Top 5 Reasons to Love Red Panda Mothers!
Celebrate Mother’s Day with Red Panda Network as we pay our respect to red panda moms!
Red pandas are an endangered species and red panda infant mortality is high. Habitat loss, deforestation, human disruptions, natural predators and illegal poaching all threaten the future of red pandas. But red panda mothers do their part to ensure survival of the species, and today we celebrate their many skills and charms!
Red panda mothers are industrious.
Just a few days before red panda moms birth their babies, they set about building. In the wild, they build a birthing den in a hollow tree or a tree stump and line it with leaves, grass, moss, and tree branches to nest their young. When one nest doesn’t seem like enough, red panda mothers will build multiple birthing dens and move their babies from nest to nest, in order to thwart predators and ensure survival of their babies. This instinct is so strong that zookeepers breeding the species in captivity must also provide multiple nest boxes for expectant red panda mothers, to facilitate the birthing process.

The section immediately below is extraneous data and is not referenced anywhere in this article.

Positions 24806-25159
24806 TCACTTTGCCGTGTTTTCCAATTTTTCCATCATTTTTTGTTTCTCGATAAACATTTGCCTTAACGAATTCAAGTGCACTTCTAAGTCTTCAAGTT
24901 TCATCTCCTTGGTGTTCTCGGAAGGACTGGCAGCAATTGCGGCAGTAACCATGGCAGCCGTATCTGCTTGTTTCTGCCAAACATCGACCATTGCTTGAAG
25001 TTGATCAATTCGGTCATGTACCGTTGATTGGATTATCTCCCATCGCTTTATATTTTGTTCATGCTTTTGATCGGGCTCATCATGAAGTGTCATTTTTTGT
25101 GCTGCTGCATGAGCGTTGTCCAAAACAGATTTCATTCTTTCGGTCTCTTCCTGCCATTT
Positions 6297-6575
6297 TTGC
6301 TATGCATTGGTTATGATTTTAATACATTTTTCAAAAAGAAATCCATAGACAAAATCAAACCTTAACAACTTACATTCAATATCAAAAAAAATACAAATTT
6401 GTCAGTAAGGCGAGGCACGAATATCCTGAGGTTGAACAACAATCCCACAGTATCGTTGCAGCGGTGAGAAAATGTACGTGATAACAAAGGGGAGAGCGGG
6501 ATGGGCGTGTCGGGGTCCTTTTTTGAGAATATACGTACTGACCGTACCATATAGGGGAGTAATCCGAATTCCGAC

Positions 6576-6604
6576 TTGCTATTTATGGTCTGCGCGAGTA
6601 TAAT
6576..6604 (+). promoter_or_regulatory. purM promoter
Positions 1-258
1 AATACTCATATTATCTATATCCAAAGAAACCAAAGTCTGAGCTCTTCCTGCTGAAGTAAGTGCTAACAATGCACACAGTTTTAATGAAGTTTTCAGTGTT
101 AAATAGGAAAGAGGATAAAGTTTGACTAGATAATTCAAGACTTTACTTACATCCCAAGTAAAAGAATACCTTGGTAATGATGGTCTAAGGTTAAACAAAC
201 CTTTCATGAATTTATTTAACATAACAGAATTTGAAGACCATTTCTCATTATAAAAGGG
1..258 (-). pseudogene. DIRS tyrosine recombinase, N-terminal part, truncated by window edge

Red panda mothers are vigilant caretakers.
Red panda mothers watch their offspring vigilantly at first, keeping them hidden inside the birthing nest for the first two to three months after birth. Even in captivity, red panda mothers are so good at keeping their babies hidden, zookeepers now use remote cameras to monitor the health of newborn red panda cubs.
Red panda mothers are very attentive to their young.
Though adult red pandas are by nature solitary animals, red panda mothers stay close to their offspring for roughly one year after birth, or until next mating season.
Red panda mothers are great teachers.
Red panda mothers teach their cubs to climb trees, hunt for food, which includes lots of fresh bamboo shoots, berries, blossoms and small mammal eggs.
Red panda mothers are champions.
Red panda mothers birth between one and four cubs. This number varies widely, but it’s quite common to hear of red pandas having twins, even in captive breeding programs at zoos. Red panda cubs can be a handful, quite rambunctious and playful, but red panda mothers know when it’s time to play and take their cubs out of the den to let them romp and roll freely.
In short, red panda mothers rule!
Feeling maternal? Adopt a red panda and support Red Panda Network!
Yearning to learn more? Read up on the red panda.